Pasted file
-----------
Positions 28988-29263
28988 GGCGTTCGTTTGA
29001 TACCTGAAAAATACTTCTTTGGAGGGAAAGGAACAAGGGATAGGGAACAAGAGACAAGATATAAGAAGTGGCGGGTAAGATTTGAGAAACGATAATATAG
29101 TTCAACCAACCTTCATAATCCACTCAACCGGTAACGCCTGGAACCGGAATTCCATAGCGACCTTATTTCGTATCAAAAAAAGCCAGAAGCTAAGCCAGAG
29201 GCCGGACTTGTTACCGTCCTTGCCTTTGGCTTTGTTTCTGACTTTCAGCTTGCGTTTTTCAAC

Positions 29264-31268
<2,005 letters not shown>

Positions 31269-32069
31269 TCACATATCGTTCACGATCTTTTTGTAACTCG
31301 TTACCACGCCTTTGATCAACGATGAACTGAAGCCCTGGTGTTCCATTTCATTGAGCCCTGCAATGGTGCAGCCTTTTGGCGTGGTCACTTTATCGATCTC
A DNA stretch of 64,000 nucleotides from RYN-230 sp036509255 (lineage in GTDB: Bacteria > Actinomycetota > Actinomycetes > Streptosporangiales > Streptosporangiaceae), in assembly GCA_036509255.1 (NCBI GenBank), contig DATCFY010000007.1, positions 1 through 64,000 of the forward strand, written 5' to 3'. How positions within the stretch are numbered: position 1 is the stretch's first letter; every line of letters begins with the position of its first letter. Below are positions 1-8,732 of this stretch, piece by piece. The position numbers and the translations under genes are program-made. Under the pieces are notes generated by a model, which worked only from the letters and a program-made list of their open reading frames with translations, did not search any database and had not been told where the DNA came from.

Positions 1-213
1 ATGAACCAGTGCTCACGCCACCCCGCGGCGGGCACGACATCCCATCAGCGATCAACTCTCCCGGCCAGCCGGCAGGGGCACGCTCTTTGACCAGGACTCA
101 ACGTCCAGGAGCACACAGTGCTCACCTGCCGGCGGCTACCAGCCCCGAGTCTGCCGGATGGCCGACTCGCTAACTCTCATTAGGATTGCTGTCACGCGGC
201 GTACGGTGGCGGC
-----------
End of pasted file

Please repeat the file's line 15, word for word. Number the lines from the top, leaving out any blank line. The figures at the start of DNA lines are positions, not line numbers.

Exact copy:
201 GTACGGTGGCGGC